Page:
I think that trying to balance your marketing leads to being more than just social media is important. For example, last year I managed to persuade the local magazine where I live to use one of my prints as the front cover. It was amazing because 10,000 people in this village saw it, it was a great way to market my work. But you can’t really get away with that everywhere in the world. There would come a point where I’d need to take on a PR team and all that kind of stuff, and you have to figure out the prices. But right now, the sacrifice of having to give away a print to boost your engagement after spending money on sponsored ads is a lot less than paying for publicity.

I just think that as an artist you need to diversify where you get your work out, I think a lot of people are very reliant on social media but it’s not always the best way to do it. It’s not always great for your creative development and it doesn’t always work, I think that’s a really important thing to remember.

What hurdles have you come across when setting up your online art store and how did you overcome them?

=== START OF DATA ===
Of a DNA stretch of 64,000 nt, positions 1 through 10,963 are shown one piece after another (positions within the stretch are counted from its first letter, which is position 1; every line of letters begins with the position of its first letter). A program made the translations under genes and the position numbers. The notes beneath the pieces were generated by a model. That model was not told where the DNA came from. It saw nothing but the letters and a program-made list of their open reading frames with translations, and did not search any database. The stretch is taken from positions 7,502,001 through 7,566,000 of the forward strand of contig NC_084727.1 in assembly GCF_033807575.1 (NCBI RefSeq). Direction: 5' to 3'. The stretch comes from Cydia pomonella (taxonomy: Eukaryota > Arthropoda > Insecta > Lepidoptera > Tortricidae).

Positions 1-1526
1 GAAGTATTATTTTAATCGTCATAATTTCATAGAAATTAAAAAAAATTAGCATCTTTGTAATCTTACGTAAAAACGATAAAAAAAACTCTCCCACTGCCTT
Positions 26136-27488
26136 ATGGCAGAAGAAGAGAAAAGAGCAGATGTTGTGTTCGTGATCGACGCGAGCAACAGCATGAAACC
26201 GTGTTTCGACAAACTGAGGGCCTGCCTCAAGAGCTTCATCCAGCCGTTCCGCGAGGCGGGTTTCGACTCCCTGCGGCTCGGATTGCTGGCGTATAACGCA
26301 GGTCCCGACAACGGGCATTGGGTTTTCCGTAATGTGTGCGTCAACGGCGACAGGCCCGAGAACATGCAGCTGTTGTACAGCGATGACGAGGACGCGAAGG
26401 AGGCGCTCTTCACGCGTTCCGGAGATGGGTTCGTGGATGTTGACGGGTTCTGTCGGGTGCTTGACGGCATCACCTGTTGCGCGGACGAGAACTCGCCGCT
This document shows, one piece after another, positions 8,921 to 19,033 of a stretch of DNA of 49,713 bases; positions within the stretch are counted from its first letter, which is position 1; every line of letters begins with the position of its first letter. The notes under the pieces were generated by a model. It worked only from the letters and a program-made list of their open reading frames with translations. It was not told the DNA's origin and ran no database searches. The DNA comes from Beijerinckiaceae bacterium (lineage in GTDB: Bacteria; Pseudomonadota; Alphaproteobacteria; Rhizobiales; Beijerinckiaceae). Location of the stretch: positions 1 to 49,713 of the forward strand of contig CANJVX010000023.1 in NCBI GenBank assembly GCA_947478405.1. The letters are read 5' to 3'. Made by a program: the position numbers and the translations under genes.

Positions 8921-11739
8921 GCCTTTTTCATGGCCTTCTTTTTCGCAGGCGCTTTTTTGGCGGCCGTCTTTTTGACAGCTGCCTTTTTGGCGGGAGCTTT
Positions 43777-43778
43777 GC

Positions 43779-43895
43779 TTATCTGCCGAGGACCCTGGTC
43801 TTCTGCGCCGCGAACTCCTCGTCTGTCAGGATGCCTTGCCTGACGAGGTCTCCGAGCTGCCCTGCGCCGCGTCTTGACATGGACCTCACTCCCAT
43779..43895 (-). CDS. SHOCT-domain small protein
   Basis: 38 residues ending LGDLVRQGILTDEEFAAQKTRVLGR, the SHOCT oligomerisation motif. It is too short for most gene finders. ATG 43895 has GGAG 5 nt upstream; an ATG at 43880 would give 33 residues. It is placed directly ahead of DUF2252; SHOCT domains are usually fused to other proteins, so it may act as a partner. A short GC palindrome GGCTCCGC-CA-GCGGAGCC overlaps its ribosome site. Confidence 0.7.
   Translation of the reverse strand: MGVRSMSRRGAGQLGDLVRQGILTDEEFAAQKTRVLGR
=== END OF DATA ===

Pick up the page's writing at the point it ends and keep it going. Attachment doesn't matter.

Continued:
I think one of the hurdles, which is absolutely of paramount importance, and which is why I worked with theprintspace, is that you have printers in both the EU and in the UK. Had I not been able to supply prints to the EU without custom charges, then my business would have collapsed. The majority of my clients are in the EU and the majority being in Spain. That would have been absolutely devastating to the business because no one wants to pay for unexpected custom charges.

It would have been really tricky as a small business to navigate all of the red tape, import duties and tax. Who would you charge tax to? How would you charge it? How do you do all that kind of stuff?